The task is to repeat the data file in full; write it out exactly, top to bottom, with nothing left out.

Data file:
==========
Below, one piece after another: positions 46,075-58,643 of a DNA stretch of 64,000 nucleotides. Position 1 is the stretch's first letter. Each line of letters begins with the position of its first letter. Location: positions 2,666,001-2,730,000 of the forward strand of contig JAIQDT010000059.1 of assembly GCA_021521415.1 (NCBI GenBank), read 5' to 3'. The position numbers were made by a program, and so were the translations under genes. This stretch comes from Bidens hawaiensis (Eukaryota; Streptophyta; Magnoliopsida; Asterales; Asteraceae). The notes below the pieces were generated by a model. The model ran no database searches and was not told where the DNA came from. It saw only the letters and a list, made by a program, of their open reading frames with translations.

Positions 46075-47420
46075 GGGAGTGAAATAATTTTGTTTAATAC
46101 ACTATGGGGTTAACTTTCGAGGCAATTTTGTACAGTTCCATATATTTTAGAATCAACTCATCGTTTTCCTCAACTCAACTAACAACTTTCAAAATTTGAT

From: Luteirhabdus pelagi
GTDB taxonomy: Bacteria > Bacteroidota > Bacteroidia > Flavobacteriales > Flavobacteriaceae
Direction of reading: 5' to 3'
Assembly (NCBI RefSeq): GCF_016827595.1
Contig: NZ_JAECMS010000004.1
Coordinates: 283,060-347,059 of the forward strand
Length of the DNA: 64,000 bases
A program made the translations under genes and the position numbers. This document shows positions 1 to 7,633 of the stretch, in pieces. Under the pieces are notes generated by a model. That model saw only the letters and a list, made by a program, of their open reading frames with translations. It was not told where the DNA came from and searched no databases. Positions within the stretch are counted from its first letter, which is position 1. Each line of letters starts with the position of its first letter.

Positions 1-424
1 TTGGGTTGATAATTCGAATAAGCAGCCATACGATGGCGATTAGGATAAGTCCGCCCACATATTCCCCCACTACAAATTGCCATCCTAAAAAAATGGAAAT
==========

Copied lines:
Below, one piece after another: positions 46,075-58,643 of a DNA stretch of 64,000 nucleotides. Position 1 is the stretch's first letter. Each line of letters begins with the position of its first letter. Location: positions 2,666,001-2,730,000 of the forward strand of contig JAIQDT010000059.1 of assembly GCA_021521415.1 (NCBI GenBank), read 5' to 3'. The position numbers were made by a program, and so were the translations under genes. This stretch comes from Bidens hawaiensis (Eukaryota; Streptophyta; Magnoliopsida; Asterales; Asteraceae). The notes below the pieces were generated by a model. The model ran no database searches and was not told where the DNA came from. It saw only the letters and a list, made by a program, of their open reading frames with translations.

Positions 46075-47420
46075 GGGAGTGAAATAATTTTGTTTAATAC
46101 ACTATGGGGTTAACTTTCGAGGCAATTTTGTACAGTTCCATATATTTTAGAATCAACTCATCGTTTTCCTCAACTCAACTAACAACTTTCAAAATTTGAT

From: Luteirhabdus pelagi
GTDB taxonomy: Bacteria > Bacteroidota > Bacteroidia > Flavobacteriales > Flavobacteriaceae
Direction of reading: 5' to 3'
Assembly (NCBI RefSeq): GCF_016827595.1
Contig: NZ_JAECMS010000004.1
Coordinates: 283,060-347,059 of the forward strand
Length of the DNA: 64,000 bases
A program made the translations under genes and the position numbers. This document shows positions 1 to 7,633 of the stretch, in pieces. Under the pieces are notes generated by a model. That model saw only the letters and a list, made by a program, of their open reading frames with translations. It was not told where the DNA came from and searched no databases. Positions within the stretch are counted from its first letter, which is position 1. Each line of letters starts with the position of its first letter.

Positions 1-424
1 TTGGGTTGATAATTCGAATAAGCAGCCATACGATGGCGATTAGGATAAGTCCGCCCACATATTCCCCCACTACAAATTGCCATCCTAAAAAAATGGAAAT